Clot formation is always abnormal and is often due to increased levels of protein, especially fibrinogen. When the protein level is 1000 mg/dL, clot formation will most likely occur. However, clots may also form at protein levels below 1000 mg/dL.
Some clots may be very fine and appear as a thin membrane or "scum" on the surface of the CSF specimen. This type of clot is referred to as a pellicle. Pellicles are composed of fibrinogen and white blood cells.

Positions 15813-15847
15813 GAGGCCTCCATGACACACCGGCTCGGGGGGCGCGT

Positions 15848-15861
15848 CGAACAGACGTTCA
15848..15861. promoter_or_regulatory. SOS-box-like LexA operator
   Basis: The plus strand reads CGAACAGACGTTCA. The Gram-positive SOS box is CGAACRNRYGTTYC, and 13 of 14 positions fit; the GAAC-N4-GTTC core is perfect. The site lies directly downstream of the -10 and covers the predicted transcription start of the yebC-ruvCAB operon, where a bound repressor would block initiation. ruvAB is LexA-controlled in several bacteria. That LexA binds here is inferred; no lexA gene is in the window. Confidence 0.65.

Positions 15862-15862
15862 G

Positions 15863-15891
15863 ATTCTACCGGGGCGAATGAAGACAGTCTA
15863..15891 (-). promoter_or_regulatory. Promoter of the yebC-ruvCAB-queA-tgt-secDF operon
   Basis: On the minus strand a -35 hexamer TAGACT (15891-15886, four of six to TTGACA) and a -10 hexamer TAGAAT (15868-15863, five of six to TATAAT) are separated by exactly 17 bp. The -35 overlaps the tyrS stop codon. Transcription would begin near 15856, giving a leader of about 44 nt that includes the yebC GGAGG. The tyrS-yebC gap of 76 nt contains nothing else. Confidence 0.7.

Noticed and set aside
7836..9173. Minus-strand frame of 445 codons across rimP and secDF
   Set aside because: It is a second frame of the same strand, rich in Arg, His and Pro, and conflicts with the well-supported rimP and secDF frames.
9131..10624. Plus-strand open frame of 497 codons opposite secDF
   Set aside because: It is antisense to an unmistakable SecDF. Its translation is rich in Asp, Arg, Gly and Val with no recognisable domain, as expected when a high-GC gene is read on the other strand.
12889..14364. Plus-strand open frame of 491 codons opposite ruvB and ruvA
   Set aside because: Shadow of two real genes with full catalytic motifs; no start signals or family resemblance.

The type of clot formed may give some specific information about the disease state. Some examples are provided in the following table:
|Example of Condition||Type of Clot|
|Bacterial meningitis ||Pellicle forms in a short time; large clot formation follows|
|TB meningitis ||Web-like clot (pellicle) after 12-24 hours (enhanced by refrigeration)|
|Paresis (type of neurosyphilis) ||Incomplete clot|
|Blockage of CSF circulation ||Completely clotted due to presence of high levels of protein|